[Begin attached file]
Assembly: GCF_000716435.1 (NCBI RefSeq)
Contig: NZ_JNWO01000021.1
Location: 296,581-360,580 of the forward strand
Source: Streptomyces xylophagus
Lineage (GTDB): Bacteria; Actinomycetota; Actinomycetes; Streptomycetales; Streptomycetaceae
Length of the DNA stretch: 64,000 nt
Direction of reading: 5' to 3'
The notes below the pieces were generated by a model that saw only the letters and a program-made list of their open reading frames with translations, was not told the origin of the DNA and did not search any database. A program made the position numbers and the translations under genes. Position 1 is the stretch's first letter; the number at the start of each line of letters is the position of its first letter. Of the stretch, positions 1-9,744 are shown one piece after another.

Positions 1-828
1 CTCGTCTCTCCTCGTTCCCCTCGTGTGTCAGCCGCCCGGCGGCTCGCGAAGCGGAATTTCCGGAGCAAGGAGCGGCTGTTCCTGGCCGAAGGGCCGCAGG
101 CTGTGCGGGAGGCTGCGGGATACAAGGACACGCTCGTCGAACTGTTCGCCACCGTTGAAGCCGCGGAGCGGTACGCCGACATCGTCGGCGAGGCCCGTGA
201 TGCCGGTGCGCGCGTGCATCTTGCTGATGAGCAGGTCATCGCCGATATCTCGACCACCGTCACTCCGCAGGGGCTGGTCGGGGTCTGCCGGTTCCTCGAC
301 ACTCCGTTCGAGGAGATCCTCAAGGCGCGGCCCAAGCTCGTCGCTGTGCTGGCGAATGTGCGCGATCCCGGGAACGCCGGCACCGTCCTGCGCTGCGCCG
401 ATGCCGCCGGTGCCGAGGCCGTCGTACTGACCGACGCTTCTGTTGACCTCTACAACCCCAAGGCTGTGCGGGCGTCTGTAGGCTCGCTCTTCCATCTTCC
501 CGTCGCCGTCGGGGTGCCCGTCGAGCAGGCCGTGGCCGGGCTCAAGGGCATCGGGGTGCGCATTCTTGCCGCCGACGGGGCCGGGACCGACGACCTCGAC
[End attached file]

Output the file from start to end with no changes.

Assembly: GCF_000716435.1 (NCBI RefSeq)
Contig: NZ_JNWO01000021.1
Location: 296,581-360,580 of the forward strand
Source: Streptomyces xylophagus
Lineage (GTDB): Bacteria; Actinomycetota; Actinomycetes; Streptomycetales; Streptomycetaceae
Length of the DNA stretch: 64,000 nt
Direction of reading: 5' to 3'
The notes below the pieces were generated by a model that saw only the letters and a program-made list of their open reading frames with translations, was not told the origin of the DNA and did not search any database. A program made the position numbers and the translations under genes. Position 1 is the stretch's first letter; the number at the start of each line of letters is the position of its first letter. Of the stretch, positions 1-9,744 are shown one piece after another.

Positions 1-828
1 CTCGTCTCTCCTCGTTCCCCTCGTGTGTCAGCCGCCCGGCGGCTCGCGAAGCGGAATTTCCGGAGCAAGGAGCGGCTGTTCCTGGCCGAAGGGCCGCAGG
101 CTGTGCGGGAGGCTGCGGGATACAAGGACACGCTCGTCGAACTGTTCGCCACCGTTGAAGCCGCGGAGCGGTACGCCGACATCGTCGGCGAGGCCCGTGA
201 TGCCGGTGCGCGCGTGCATCTTGCTGATGAGCAGGTCATCGCCGATATCTCGACCACCGTCACTCCGCAGGGGCTGGTCGGGGTCTGCCGGTTCCTCGAC
301 ACTCCGTTCGAGGAGATCCTCAAGGCGCGGCCCAAGCTCGTCGCTGTGCTGGCGAATGTGCGCGATCCCGGGAACGCCGGCACCGTCCTGCGCTGCGCCG
401 ATGCCGCCGGTGCCGAGGCCGTCGTACTGACCGACGCTTCTGTTGACCTCTACAACCCCAAGGCTGTGCGGGCGTCTGTAGGCTCGCTCTTCCATCTTCC
501 CGTCGCCGTCGGGGTGCCCGTCGAGCAGGCCGTGGCCGGGCTCAAGGGCATCGGGGTGCGCATTCTTGCCGCCGACGGGGCCGGGACCGACGACCTCGAC